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Iain Watkins
Published:  01 July, 2008

== Why has the government proposed to ban or restrict tobacco displays in shops? ==

The government believes that if young people were prevented from seeing tobacco in shops they would not smoke.

== This sounds a bit incredulous. Has this happened in countries that have already banned displays? ==

When the display of tobacco was banned in Iceland in 2001 there was no marked decrease in teenage smoking rates according to the official statistics. In fact in the Canadian state of Saskatchewan where a similar display ban was introduced in 2005, smoking incidence has gone up to 25% of the total adult population since 2006, according to the government body Health Canada.

== Surely banning tobacco displays only penalises legitimate retailers who pay rent and rates as opposed to the black market sellers? ==

Exactly - 27% of all cigarettes consumed in the UK are non-duty paid. Concealing tobacco in the legitimate chain blurs the line between products that are sold legally in shops and illegally on the black market. The display of tobacco products is an integral part of the purchasing process as it provides adult smokers with the information to make a genuine selection from the wide range of tobacco products, brands and prices that are available in retail outlets.

Tobacco is not a self service product and is the most stringently regulated FMCG product in retail outlets.

== How much will it cost me to refit my shop if this law is brought in? ==

Imperial Tobacco estimates that it will cost retailers between 2,000 - 2,500 each to comply if these laws are brought in. The ACS believes that the total cost to the independent retail trade will be around 252m.

== Will these proposals definitely become law? ==

Not necessarily. The principle of a consultation is to allow the government to seek views from people on their proposals. It is important that your voice is heard and we are encouraging people to do this by contacting their local MP to ask them to make representations on your behalf. Alternatively you can email: tobaccoconsultation@dh.gsi.gov.uk or write to the Public Health Minister Dawn Primarolo to voice your concerns.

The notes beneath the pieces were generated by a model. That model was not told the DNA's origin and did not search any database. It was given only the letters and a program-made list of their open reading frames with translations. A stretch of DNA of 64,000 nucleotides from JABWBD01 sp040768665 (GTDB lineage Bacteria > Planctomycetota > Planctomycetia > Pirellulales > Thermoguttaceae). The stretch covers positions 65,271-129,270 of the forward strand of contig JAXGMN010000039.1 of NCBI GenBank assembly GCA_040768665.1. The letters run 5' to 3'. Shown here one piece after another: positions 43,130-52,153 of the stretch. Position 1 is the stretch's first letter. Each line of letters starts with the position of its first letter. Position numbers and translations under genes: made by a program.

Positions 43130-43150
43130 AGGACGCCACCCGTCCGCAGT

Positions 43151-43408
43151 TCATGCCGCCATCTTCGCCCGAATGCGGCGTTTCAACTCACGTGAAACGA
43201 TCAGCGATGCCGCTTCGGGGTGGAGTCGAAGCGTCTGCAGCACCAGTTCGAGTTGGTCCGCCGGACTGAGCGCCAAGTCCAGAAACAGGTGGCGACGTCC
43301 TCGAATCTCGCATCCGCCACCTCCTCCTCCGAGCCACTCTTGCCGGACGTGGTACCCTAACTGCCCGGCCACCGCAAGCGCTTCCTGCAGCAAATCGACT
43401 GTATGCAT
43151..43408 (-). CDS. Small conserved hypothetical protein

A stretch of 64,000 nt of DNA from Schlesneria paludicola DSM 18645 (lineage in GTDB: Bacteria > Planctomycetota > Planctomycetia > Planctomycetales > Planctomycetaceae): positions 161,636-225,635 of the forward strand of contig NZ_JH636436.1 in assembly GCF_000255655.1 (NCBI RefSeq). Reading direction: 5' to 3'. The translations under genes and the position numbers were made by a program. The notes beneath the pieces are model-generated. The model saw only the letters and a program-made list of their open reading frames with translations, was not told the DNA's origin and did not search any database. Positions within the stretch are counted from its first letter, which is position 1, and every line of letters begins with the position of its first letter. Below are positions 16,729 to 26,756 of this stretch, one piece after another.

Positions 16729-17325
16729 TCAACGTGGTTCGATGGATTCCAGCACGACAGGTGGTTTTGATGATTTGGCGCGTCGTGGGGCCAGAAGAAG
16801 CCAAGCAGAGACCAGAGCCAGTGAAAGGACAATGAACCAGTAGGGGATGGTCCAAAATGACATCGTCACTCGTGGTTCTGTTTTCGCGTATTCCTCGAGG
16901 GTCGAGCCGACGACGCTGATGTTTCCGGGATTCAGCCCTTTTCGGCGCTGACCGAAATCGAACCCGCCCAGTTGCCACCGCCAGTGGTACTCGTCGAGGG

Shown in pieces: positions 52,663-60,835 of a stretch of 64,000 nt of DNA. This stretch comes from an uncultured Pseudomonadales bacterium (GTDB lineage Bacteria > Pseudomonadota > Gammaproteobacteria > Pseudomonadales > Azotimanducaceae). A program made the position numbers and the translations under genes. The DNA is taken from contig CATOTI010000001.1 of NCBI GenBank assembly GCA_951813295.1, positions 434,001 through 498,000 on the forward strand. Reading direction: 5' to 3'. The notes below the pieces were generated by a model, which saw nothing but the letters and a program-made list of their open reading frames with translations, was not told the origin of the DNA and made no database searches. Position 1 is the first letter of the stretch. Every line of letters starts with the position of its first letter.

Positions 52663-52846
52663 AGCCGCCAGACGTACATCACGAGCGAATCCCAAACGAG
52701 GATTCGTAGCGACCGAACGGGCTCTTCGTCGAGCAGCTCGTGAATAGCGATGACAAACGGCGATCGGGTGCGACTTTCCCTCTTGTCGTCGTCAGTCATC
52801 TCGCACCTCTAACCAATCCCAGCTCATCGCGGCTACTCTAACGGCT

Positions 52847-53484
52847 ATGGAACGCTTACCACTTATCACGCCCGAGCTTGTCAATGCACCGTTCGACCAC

Scottish retailers can continue to make representations to their local politicians and the Public Health Minister Shona Robinson by email: shona@shonarobinson.com or by writing to: Public Information Service, The Scottish Parliament, Edinburgh, EH99 1SP.

== I agree with the government's efforts to reduce the rates of under 18s smoking but surely there are other more effective ways to stop young people smoking? ==

While Imperial Tobacco shares the government's objective to reduce the rates of youth smoking, the company is totally opposed to regulation that restricts or prohibits retailers from displaying tobacco products at point of sale. Imperial Tobacco recognises that tobacco products must be appropriately regulated by governments.

But legislation must meet the principles of good regulation, by being proportionate, evidence based and fit for purpose. Imperial Tobacco will be suggesting to the government that it drops proposals to ban displays in shops and instead allocates more resources to enforce the current laws on the minimum legal age to purchase tobacco and tackle the serious problem of illegal selling.

== The government has also suggested the idea of plain packaging. Won't this undermine work being done to tackle illegal selling? ==

Absolutely. Not only does plain packaging play into the hands of the counterfeiters but it could cause problems for retailers in the form of stock control and inventory if all packaging looks the same. Imperial Tobacco asserts its right to differentiate its brands from those of its competitors and we are opposed to plain packaging proposals.

Stricter enforcement of the current age laws coupled with more resources for Trading Standards to tackle illegal selling is the answer.